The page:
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Creativity, the Commonplace, and the Cosmos: Joseph Cornell’s Formative Visit to the Hayden Planetarium

Perspectival awakenings in the “blue dome, silhouetted city sky-line fringing it, and the gradual appearance of all the stars in the night sky to music.”

Creativity, the Commonplace, and the Cosmos: Joseph Cornell’s Formative Visit to the Hayden Planetarium

In the spring of 1919, as the world was shaking off the debris and despair of its first global war, the queer Quaker astronomer Arthur Eddington left England to traverse seas and meridians and blood-stained borders in an ambitious expedition to observe a total solar eclipse in order to prove correct, at the risk of his own reputation, the controversial theory of a ridiculed German Jew. Eddington’s historic observation of totality confirmed his instinct, confirmed relativity, catapulted Einstein into global celebrity, revolutionized our understanding of the universe, and united war-torn humanity under the same sky of elemental, astonishing truth.

But however much the telescopic perspective might lavish us with self-transcendence, it is only a temporary transcendence — the human animal is not marrowed and tendoned to roam the vast vistas of universal truth for too long before growing paralyzed again by its invented parochial partialities.

Joseph Cornell, Untitled (Solar Soap Bubble Set Series), 1955

Within a generation, as the world was being savaged anew by its most bloodthirsty war yet, the artist Joseph Cornell (December 24, 1903–December 29, 1972) leaned on the cosmic perspective for a different kind of coherence, infusing astronomy into his visionary shadow boxes: reliquaries of the mundane washed up on the shoreline between memory and dream, discarded fragments of this world assembled into portals to another — a world of our world, yet more magical, more mystical, more immortal in its obsolescence; a world wrested from an uncommon imagination. “I certainly was not relaxed or comfortable in his presence,” Susan Sontag once remarked of Cornell, “but why should I be? That’s hardly a complaint. He was a delicate, complicated person whose imagination worked in a very special way.”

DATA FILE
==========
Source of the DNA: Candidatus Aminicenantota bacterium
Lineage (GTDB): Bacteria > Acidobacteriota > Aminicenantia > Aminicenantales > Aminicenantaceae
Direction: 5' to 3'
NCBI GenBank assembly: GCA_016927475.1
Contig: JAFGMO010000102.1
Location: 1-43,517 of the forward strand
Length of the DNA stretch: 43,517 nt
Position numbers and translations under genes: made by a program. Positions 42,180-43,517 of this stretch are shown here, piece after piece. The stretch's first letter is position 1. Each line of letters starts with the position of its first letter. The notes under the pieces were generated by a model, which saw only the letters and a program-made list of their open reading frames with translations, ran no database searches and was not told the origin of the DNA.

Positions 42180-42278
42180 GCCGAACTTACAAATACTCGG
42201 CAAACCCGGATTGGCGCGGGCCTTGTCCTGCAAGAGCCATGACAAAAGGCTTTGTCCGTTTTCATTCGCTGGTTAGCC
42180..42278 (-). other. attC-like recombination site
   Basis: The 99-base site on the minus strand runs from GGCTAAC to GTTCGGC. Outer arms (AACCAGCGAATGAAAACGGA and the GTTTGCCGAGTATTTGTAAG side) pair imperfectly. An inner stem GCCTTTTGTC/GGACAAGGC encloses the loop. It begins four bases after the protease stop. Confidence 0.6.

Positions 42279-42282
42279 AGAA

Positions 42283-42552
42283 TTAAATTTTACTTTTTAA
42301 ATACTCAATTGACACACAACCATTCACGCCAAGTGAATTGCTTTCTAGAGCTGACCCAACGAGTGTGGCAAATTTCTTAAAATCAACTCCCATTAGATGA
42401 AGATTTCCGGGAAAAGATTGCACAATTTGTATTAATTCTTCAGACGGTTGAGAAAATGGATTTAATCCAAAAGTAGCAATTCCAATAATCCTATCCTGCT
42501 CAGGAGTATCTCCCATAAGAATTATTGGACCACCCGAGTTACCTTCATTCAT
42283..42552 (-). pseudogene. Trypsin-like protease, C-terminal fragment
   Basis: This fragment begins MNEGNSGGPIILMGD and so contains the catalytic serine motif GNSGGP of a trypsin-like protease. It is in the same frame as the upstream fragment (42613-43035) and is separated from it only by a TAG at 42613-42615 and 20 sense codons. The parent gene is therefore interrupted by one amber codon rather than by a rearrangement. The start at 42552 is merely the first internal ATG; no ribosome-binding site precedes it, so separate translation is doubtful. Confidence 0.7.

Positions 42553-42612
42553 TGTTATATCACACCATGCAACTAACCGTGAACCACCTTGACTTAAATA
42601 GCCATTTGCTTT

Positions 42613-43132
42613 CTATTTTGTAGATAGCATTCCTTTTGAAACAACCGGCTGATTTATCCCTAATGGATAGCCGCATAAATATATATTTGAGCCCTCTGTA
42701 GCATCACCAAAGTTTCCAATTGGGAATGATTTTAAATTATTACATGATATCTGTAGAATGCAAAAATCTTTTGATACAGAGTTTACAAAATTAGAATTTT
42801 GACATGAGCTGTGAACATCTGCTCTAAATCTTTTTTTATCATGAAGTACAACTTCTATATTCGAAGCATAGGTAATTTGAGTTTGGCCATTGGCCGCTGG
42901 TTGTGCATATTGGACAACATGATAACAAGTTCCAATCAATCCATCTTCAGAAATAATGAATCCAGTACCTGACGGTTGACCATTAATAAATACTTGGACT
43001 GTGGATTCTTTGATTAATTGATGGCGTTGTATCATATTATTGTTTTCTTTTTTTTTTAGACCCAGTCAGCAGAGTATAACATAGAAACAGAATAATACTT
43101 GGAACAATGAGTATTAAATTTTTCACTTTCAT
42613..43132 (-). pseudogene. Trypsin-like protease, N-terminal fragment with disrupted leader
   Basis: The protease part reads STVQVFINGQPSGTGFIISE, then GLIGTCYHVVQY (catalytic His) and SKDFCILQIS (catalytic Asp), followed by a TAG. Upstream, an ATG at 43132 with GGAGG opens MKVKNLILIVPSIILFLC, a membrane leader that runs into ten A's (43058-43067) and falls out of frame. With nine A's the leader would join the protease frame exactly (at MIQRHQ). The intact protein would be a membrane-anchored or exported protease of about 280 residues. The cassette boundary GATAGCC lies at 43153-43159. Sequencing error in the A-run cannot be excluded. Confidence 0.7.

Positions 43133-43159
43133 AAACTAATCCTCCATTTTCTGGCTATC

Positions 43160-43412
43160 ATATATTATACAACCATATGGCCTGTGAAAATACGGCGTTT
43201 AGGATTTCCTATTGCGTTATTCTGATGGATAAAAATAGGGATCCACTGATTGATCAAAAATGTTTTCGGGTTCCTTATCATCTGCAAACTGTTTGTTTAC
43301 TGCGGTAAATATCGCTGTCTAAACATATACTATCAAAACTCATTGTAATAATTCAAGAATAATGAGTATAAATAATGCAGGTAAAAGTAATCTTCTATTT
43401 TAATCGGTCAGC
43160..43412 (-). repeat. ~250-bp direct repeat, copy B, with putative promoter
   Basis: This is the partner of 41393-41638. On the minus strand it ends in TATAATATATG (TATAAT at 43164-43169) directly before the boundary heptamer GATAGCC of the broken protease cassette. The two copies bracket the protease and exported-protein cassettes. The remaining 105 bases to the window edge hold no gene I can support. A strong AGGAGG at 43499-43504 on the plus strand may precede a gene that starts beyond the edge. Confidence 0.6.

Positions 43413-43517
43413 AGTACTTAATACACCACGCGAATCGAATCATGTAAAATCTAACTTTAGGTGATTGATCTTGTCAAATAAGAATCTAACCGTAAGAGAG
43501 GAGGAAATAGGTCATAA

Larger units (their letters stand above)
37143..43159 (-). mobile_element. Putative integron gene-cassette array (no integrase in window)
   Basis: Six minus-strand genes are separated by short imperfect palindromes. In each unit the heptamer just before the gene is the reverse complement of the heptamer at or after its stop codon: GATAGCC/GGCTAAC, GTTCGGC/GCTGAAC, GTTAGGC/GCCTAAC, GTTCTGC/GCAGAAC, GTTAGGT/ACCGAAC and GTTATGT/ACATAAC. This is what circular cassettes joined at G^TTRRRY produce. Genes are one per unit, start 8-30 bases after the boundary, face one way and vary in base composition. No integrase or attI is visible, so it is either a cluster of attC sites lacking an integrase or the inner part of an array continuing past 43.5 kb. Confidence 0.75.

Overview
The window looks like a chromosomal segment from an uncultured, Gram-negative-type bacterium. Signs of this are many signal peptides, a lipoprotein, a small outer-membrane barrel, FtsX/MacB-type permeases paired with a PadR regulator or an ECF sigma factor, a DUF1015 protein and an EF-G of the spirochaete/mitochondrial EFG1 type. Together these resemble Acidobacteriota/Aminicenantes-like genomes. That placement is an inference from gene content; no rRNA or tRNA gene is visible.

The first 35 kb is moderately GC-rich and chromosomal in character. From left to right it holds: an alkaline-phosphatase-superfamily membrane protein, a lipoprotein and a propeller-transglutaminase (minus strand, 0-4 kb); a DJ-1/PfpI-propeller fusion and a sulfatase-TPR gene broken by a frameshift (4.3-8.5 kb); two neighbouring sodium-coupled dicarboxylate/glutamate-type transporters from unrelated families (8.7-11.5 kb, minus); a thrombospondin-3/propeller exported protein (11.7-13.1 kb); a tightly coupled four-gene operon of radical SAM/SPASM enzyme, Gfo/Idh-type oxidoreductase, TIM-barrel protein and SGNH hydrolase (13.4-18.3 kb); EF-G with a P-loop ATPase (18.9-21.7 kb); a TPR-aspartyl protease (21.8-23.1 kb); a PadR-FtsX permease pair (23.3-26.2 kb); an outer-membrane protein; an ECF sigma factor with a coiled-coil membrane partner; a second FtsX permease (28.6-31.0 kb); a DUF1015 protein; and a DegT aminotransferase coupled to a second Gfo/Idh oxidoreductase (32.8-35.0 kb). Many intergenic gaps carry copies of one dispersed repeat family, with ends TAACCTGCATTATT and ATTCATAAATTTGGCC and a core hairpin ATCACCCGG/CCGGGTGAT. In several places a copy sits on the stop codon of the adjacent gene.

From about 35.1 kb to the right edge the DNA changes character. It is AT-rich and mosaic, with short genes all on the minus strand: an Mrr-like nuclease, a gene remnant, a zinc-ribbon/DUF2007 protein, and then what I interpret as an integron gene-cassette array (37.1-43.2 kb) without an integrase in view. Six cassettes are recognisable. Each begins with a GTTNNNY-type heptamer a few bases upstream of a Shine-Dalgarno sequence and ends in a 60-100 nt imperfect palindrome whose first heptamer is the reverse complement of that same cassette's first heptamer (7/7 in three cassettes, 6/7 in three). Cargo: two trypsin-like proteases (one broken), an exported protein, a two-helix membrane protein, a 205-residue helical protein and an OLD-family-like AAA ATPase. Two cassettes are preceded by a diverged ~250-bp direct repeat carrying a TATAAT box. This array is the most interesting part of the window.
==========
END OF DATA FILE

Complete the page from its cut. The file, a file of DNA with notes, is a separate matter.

Joseph Cornell, Soap Bubble Set, 1949-1950 (Smithsonian American Art Museum)

On a warm and clear summer Tuesday in 1941, as WWII is rendering the present unbearable and the future uncertain, Cornell voyages first into the human past and then into the remote consolations of spacetime in a journal entry included in the out-of-print treasure Joseph Cornell’s Theater of the Mind: Selected Diaries, Letters, and Files (public library):

A suggestion of that wonderful feeling of detachment that comes over me every so often — a leisurely kind of feeling that seems to impart to the routine events of the day a certain sense of “festivity.”

[…]

Into the city and all the way up to the Museum of the American Indian to find it closed! Compensation in the buoyant feeling aroused by the buildings of the Geographic Society in their quiet uptown setting. An abstract feeling of geography and voyaging I have thought about before of getting into objects, like the Compass Set with map. A reminder of earliest school-book days when the world was divided up into irregular masses of bright colors, with vignettes of the pictorial world scattered, like toy picture-blocks.

To recompense the failed Native American art field trip, Cornell decides to head to the Museum of Natural History and forage for inspiration there. In a burst of spontaneity, after hours of copying Native designs into his sketchbook beneath an old oil painting of “an Indian princess” at the museum library, he decides to make his first visit to the museum’s now-iconic Hayden Planetarium, then just a few years old.

Joseph Cornell, Untitled (Celestial Navigation), 1958. (U.S. Department of State / Joseph and Robert Cornell Memorial Foundation)

Not yet aware of how that extemporaneous encounter would foment the future of his art — as we rarely are of our most catalytic inspirations the moment we encounter them i the wild — Cornell writes:

The Planetarium was another moving experience, especially on the second floor with its blue dome, silhouetted city sky-line fringing it, and the gradual appearance of all the stars in the night sky to music.